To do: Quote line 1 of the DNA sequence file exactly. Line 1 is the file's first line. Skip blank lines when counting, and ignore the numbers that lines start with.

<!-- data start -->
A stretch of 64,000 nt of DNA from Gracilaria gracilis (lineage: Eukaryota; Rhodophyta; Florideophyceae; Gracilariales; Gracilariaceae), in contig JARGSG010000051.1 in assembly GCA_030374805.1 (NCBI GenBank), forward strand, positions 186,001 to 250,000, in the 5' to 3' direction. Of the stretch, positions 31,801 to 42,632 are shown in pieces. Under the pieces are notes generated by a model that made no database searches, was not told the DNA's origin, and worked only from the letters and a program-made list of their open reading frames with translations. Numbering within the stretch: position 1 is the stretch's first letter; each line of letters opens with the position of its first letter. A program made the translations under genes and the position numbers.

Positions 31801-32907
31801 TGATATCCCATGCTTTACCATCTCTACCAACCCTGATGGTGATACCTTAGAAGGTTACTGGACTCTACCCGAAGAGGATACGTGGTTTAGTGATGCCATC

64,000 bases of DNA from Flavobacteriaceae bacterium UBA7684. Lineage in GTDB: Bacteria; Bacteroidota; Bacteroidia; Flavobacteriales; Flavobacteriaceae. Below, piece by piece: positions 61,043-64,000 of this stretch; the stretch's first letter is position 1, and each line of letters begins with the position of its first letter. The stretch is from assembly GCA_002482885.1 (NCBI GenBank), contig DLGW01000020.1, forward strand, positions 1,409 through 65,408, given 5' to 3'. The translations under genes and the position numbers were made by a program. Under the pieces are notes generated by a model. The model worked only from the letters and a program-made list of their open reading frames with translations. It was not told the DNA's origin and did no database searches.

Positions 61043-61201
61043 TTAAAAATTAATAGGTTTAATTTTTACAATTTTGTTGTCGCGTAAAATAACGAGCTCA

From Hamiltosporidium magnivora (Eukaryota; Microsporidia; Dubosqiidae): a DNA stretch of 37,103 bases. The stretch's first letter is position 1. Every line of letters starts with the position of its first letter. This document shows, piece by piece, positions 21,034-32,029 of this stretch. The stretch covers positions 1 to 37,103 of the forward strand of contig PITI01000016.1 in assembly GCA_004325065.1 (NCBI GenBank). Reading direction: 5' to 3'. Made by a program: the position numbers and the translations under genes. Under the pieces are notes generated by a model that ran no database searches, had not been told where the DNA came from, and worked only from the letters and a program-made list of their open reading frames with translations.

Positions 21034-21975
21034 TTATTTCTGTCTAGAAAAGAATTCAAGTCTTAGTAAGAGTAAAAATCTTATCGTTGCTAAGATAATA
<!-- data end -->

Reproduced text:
A stretch of 64,000 nt of DNA from Gracilaria gracilis (lineage: Eukaryota; Rhodophyta; Florideophyceae; Gracilariales; Gracilariaceae), in contig JARGSG010000051.1 in assembly GCA_030374805.1 (NCBI GenBank), forward strand, positions 186,001 to 250,000, in the 5' to 3' direction. Of the stretch, positions 31,801 to 42,632 are shown in pieces. Under the pieces are notes generated by a model that made no database searches, was not told the DNA's origin, and worked only from the letters and a program-made list of their open reading frames with translations. Numbering within the stretch: position 1 is the stretch's first letter; each line of letters opens with the position of its first letter. A program made the translations under genes and the position numbers.